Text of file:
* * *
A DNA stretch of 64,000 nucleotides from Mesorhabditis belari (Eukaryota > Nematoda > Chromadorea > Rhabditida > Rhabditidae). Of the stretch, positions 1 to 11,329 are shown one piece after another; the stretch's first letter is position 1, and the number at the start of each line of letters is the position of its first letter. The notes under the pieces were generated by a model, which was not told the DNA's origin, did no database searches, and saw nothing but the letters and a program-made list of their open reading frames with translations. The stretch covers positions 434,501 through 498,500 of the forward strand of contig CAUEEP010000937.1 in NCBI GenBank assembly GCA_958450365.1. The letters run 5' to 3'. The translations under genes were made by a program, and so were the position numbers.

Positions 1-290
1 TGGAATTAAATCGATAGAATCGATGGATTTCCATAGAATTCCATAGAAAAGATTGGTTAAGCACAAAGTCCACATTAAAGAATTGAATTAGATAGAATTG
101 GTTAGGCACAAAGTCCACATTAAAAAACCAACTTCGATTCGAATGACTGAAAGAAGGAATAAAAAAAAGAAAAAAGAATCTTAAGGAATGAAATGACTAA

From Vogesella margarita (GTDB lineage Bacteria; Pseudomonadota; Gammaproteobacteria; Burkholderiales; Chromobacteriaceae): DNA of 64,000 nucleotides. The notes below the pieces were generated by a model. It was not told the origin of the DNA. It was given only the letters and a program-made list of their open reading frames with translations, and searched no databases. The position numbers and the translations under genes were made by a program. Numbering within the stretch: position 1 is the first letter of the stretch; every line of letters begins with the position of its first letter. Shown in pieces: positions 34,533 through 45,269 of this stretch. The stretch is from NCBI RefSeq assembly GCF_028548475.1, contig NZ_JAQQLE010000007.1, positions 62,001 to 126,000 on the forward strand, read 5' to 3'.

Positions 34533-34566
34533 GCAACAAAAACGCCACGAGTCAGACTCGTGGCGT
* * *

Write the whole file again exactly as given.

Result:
A DNA stretch of 64,000 nucleotides from Mesorhabditis belari (Eukaryota > Nematoda > Chromadorea > Rhabditida > Rhabditidae). Of the stretch, positions 1 to 11,329 are shown one piece after another; the stretch's first letter is position 1, and the number at the start of each line of letters is the position of its first letter. The notes under the pieces were generated by a model, which was not told the DNA's origin, did no database searches, and saw nothing but the letters and a program-made list of their open reading frames with translations. The stretch covers positions 434,501 through 498,500 of the forward strand of contig CAUEEP010000937.1 in NCBI GenBank assembly GCA_958450365.1. The letters run 5' to 3'. The translations under genes were made by a program, and so were the position numbers.

Positions 1-290
1 TGGAATTAAATCGATAGAATCGATGGATTTCCATAGAATTCCATAGAAAAGATTGGTTAAGCACAAAGTCCACATTAAAGAATTGAATTAGATAGAATTG
101 GTTAGGCACAAAGTCCACATTAAAAAACCAACTTCGATTCGAATGACTGAAAGAAGGAATAAAAAAAAGAAAAAAGAATCTTAAGGAATGAAATGACTAA

From Vogesella margarita (GTDB lineage Bacteria; Pseudomonadota; Gammaproteobacteria; Burkholderiales; Chromobacteriaceae): DNA of 64,000 nucleotides. The notes below the pieces were generated by a model. It was not told the origin of the DNA. It was given only the letters and a program-made list of their open reading frames with translations, and searched no databases. The position numbers and the translations under genes were made by a program. Numbering within the stretch: position 1 is the first letter of the stretch; every line of letters begins with the position of its first letter. Shown in pieces: positions 34,533 through 45,269 of this stretch. The stretch is from NCBI RefSeq assembly GCF_028548475.1, contig NZ_JAQQLE010000007.1, positions 62,001 to 126,000 on the forward strand, read 5' to 3'.

Positions 34533-34566
34533 GCAACAAAAACGCCACGAGTCAGACTCGTGGCGT